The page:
9 Things Pop Culture Gets Wrong About Extended Breastfeeding (And The Moms Who Do It)

I can't tell you how many times I baby wear one of my children, mention my midwife, or (especially) nurse my toddler and someone asks me, with an almost sly smile, "Hey, have you seen Maggie Gyllenhaal in that Away We Go movie?" I laugh and I give a little eye roll and say, "Yeah, I'm a big hippie." I'm never offended or even annoyed, really, but it's still getting a bit old. Pop culture's depictions of extended breastfeeding (which is generally defined as nursing a child past the age of 12 months) are superficial at best, usually meant to elicit a laugh or a horrified gasp.

I think we all remember where we were when we first saw Lysa Tully breastfeeding on Game of Thrones and how the internet exploded as a result. In short: pop culture almost always depicts nursing a child (older than a very small infant, anyway) as a short-handed way to reveal something about a character or story beyond that character simply breastfeeding. Often, it's indicative of a mother being a smug, "crunchy" mom or a stiflingly neurotic or fundamentally flawed on some sort of psychotic level. Sometimes, you hit the jackpot and extended breastfeeding is used to reveal all of the above.

This does a disservice to "breastfeeding culture" in America. The American Academy of Pediatrics recommends exclusively breastfeeding, when possible, to six months old and continuing to nurse until one year. The World Health Organization suggests nursing until 2 years of age. Both recommendations far surpass what most American people will see in their daily lives, since most babies are weaned before six months. So, when extended breastfeeding is portrayed as "bizarre" or "gross " or even "damaging," there's a problem; not just for the women who are currently extending their breastfeeding journey, but pregnant women who are contemplating breastfeeding and how long they're willing (and able) to breastfeed their child.

The following are a list of misconceptions about mothers (and children) who breastfeed beyond one year old, perpetuated by pop culture, that I would like to clear up and, eventually, never see again so I can breastfeed my toddler without the inevitable gasp or inappropriate question or horrified stare. I mean, a mom can dream, right?

We're Not All Hippies

Yes, Maggie Gyllenhaal's character in Away We Go was very funny. Yes, there's an element of that whole bit that rings true in some cases. But not everyone who decides to nurse beyond a year is actually a cartoonish stereotype. Do a lot of self-described hippies breastfeed toddlers? Sure! But so do a lot of parents whom you would never in a million years think of as a "flower child." Basically, stereotypes don't do anyone any good.

We're Not Creepy And Smothering And Overprotective

Just because a mother chooses to breastfeed past a particular age, doesn't mean she doesn't allow or want her children to grow up and become independent, self-sufficient human beings. Moms who nurse toddlers (or older) want their children to spread their wings, become their own person, and explore their world, the same as anyone else. Just because they occasionally come back to the breast while doing so, doesn't inhibit their development (like, at all).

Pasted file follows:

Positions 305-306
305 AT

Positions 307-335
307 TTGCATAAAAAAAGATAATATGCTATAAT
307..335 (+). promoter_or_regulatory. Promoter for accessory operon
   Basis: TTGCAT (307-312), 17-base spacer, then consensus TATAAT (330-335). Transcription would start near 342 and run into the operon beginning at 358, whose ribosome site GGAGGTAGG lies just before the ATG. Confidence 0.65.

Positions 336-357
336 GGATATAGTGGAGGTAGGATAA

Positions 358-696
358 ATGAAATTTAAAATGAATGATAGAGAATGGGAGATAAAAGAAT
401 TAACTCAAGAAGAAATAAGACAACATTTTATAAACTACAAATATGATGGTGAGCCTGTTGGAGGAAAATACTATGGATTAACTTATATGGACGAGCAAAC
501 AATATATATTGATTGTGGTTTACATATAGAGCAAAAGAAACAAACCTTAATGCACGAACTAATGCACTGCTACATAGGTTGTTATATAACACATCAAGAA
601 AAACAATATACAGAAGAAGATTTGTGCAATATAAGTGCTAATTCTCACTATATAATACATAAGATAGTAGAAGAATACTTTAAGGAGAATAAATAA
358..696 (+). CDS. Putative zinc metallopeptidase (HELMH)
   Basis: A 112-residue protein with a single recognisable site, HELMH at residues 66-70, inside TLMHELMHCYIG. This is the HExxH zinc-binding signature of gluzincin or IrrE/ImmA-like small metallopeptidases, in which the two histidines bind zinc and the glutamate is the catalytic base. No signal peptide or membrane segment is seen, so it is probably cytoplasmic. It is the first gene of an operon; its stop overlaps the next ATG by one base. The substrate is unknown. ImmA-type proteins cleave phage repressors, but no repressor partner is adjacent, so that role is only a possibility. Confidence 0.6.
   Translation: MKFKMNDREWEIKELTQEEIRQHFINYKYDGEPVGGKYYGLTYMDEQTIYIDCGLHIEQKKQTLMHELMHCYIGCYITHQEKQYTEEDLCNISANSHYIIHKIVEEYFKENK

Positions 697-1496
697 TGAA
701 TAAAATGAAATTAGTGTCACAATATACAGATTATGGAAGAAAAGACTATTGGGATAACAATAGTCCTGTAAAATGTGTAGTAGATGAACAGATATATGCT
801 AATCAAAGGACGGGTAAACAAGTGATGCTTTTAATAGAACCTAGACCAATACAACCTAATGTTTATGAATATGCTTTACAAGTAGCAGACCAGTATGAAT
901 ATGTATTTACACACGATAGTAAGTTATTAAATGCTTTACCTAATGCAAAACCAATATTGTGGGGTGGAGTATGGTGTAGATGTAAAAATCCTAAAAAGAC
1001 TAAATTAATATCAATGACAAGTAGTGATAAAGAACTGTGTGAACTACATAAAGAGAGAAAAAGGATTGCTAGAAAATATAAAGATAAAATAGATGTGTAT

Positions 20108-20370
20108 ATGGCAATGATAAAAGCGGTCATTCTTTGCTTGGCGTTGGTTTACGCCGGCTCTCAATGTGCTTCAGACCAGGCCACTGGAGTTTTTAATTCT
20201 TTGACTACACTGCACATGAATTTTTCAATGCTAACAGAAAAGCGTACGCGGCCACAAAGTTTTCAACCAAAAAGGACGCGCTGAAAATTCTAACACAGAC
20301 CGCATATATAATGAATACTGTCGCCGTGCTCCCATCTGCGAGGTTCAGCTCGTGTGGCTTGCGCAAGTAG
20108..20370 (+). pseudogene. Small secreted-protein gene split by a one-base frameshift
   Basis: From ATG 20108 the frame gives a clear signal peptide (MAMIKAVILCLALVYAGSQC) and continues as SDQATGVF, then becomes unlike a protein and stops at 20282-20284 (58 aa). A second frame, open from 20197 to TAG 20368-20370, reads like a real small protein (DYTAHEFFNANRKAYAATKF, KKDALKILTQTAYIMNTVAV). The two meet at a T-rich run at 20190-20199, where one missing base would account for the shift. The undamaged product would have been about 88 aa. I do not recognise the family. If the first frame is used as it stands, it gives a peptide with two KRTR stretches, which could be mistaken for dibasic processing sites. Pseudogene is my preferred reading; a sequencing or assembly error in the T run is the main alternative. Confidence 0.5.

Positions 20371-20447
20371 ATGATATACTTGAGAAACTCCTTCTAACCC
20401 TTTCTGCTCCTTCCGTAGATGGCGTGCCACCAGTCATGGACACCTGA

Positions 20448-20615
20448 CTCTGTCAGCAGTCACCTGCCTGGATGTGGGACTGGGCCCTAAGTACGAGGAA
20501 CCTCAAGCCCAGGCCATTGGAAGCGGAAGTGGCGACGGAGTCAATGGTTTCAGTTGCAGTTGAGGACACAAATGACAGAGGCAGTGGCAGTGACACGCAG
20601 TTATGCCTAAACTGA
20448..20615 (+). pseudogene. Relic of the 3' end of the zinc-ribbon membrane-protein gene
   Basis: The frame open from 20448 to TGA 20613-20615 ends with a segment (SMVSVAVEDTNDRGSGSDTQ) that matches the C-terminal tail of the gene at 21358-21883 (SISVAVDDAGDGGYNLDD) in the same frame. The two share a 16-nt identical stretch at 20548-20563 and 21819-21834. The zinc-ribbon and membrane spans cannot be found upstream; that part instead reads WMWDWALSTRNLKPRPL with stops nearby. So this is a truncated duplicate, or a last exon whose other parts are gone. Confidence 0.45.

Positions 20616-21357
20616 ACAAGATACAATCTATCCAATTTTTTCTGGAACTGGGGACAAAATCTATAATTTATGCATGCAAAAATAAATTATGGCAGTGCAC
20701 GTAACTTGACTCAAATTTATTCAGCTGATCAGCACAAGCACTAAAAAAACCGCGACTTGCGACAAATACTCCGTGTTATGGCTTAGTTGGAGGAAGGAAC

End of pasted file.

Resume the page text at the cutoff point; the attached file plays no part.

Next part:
We Don't Judge People Who Don't Breastfeed

Seriously: the great majority of us do. not. care. at all. You do you, we're just doing us.

Sometimes We Even Use Formula

True, some of us never used formula, but for a great deal of women who breastfeed beyond one, lots of our babies were either supplemented with formula at some point or were even combination fed breast milk and formula. Breast? Bottle? It doesn't matter: fed is best.

We're Not Doing It "Just For Ourselves"

There's this pervasive sentiment, it seems, that women who breastfeed "for a long time" are doing it to feed their own sense of self-importance. TRUST: if the child didn't want to breastfeed, they wouldn't. I say this as someone who had to kick two children off the boob because I was done. You can lead a horse to water, but you can't make it drink, and you can lead a toddler to a boob, but you can't make them nurse.

Our Kids Are Not Spoiled Little Dictators

On the flip-side of the "extended breastfeeding is all about the mom's wants and needs," just because a child nurses past one doesn't mean they're the one calling all the shots. Sure, sometimes (though not always) there is a conflict of interests between nursing parents and their children, but it's called a "breastfeeding relationship" for a reason: both parties figure out how it works for them.

Our Kids Aren't Maladjusted Weirdos

From Robin Arryn on Game of Thrones to Harvey on Little Britain, extended breastfeeding is often used as either comedy or horror. Just like breastfeeding mothers on TV are often used as punchlines or morality tales, so are breastfeeding children and regardless of the fact that studies have shown prolonged breastfeeding has no psychological effects.

There Are Actual Benefits To Nursing Beyond One Year Old

Breastfeeding doesn't magically stop providing myriad benefits as soon as a baby hits six months to a year old. Like, no one says, "Breast is best... but after a year your milk turns into stupid juice that'll make your baby stupid!" Nursing past a year continues to provide children with nutritional benefits. (Not to mention extended breastfeeding is good for mother's health, too.)

This Isn't New Or Unique

While the trope of the "mom who breastfeeds for way too long" and "the bratty kid who breastfeeds for way too long" is relatively new (due, I am certain, in no small measure to increased rates of breastfeeding in the U.S.); around the world and throughout history, children nursed for way longer than one year old. Today, the World Health Organization recommends breastfeeding up to two years of age or beyond. In short: you're misinformed and tardy on this one, pop culture. Time to up your game.